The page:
In this lesson students grapple with the composition of matter, and they use evidence to justify their claims. This is another introductory lesson for the standard:
HS-PS1-3. Plan and conduct an investigation to gather evidence to compare the structure of substances at the bulk scale to infer the strength of electrical forces between particles.
The lesson relates to the standard because it provides an additional framework for students to analyze matter. In this case, they will focused on how mater is comprised. In this lesson, students turn their attention to the building blocks of matter, and as such apply the Crosscutting Concept of Structure and function. Students have to use definitions to justify why they believe different substances are either atoms, compounds, or mixtures, and so this lesson is also a good way to introduce the Science Practice of Engaging in argument from evidence.
While no prior knowledge is necessary for this lesson, students may need help in understanding what the various substances are in the Application section of the lesson.
I say attempt because I do not expect them to have all of the answers. I believe, however, that this exercise will get them thinking about the composition of matter, and how we know. I am not so concerned with correct answers at this point in the lesson; my goal is to get students thinking and conversing about matter.
After about 5 minutes, students compare their answers, first in small groups and then report out to the whole class. I project the Types of Matter Table Answer Key to aid in the discussion. These student notes on the types of matter are typical of what students took away from this part of the lesson. I was satisfied that students got the information they needed to understand today's lesson.
Lesson: Students need some help thinking about the differences between the mixtures, compounds, and elements. It may be helpful to review the slides from the Powers of Ten video that I showed yesterday, especially the slides from the leaf down to the atom. There are examples of mixtures (the leaf), as well as compounds (DNA) and atoms (carbon). I also pass around examples of each of these substances. Carbon, water, some green water, and a leaf are easily accessible examples. At this point in the year I am really trying to reinforce the idea of scale, and how different the composition looks like at different scales.
I then do a think aloud, which is when I talk about what I am thinking while I am reading. You can watch a Think Aloud video here. I begin to complete the first couple of examples on the worksheet. I am sure to reference the definitions that were established earlier in the lesson in the Types of Matter Table Answer Key and the handout A Dichotomous Key to the Classification of Matter. Note: These resources are adapted from the Tennessee Curriculum Center A Dichotomous Key to the Classification of Matter.
Guided Practice: Students do the first two examples, and then as a whole class we discuss student answers. If it appears that students understand what they need to do, I let them get to work. If not, I reteach or answer questions that arise. One helpful hint I can give students who are really struggling is the idea of a chemical formula. If a substance is made up of one chemical formula, it is a compound. If it is made up of substances with more than one type of compound it is a mixture.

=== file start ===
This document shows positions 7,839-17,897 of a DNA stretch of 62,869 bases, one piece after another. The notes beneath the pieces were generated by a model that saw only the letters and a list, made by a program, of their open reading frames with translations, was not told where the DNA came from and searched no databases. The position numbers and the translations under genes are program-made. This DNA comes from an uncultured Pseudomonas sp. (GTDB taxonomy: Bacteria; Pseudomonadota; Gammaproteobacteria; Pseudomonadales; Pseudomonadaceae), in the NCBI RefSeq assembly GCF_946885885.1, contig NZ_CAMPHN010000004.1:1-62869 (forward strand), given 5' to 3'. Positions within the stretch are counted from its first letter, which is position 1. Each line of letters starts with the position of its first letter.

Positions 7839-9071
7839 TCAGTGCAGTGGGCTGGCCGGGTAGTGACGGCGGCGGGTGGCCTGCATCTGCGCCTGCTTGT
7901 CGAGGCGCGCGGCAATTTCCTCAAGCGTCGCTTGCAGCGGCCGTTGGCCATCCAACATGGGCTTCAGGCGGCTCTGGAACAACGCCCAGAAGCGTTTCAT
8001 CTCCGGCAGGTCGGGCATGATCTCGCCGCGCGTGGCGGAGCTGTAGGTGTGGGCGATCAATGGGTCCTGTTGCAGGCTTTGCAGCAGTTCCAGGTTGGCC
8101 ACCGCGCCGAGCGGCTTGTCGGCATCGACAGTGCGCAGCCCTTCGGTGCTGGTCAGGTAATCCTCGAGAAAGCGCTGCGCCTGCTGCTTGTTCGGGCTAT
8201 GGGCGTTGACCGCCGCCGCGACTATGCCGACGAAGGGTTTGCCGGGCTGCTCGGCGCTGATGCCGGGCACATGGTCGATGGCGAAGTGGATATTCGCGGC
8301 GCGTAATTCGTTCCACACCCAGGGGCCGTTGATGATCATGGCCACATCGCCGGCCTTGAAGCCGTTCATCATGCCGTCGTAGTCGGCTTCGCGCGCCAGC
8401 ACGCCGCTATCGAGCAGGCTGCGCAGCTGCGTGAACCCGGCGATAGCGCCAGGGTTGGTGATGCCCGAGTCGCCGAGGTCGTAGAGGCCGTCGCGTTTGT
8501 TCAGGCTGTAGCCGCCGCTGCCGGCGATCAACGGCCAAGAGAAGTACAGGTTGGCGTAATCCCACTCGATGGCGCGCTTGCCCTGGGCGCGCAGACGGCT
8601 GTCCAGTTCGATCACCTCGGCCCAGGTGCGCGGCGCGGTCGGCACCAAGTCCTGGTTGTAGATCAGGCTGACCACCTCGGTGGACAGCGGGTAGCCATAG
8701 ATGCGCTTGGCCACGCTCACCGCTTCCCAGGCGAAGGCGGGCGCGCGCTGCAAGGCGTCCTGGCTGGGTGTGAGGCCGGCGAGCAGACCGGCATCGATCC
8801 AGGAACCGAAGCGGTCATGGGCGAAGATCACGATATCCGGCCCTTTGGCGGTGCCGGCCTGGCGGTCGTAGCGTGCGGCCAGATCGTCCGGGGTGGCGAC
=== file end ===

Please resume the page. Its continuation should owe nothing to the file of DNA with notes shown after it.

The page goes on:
Students complete the Classification Worksheet while I walk around the classroom, answering questions and discussing incorrect answers with students. Common incorrect answers provide opportunity for whole class discussion. After students complete the worksheet they compare answers with a partner up and discuss discrepancies.
A common challenge that students may during this exercise is a lack of familiarity with some of the substances. One way around this is to have the various substances on hand so that students can look at them. The water and bromothymol blue solution would be a good candidate for this, but I have everything on my lab bench and students are welcome to get a closer look at any of them.
However, I also encourage students to read the label if there is one, or research it on the Internet. By approaching the lesson in this way, I help them to employ the Practice of the Scientist Asking Questions. The questions they should ask are questions that are embedded in the Dichotomous Key.
Students share answers with the whole class. I really focus on the use of evidence during this section. Students may have a different answer than me or other classmates. For example, sand from the beach is not homogeneous; its composition varies. I explain to students that scientists use evidence to justify answers. This is also a great time to focus on how students thought one thing at first but then changed their mind after doing some research.
I check for understanding using the Classification of Matter Worksheet Answers and individual student work. I notice that there is still some confusion around this topic that has to do with not always understanding how the definitions relate to the examples.
We discuss why some of the student answers are incorrect and students change their answers, as evidenced in this student work. In some cases students are not familiar with the periodic table and so she failed to identify an element. In another case the student did not look at the example I had of the actual substance and instead used their own preconceived idea of the substance. When they say milk of magnesia, for example, they understood why it was homogeneous.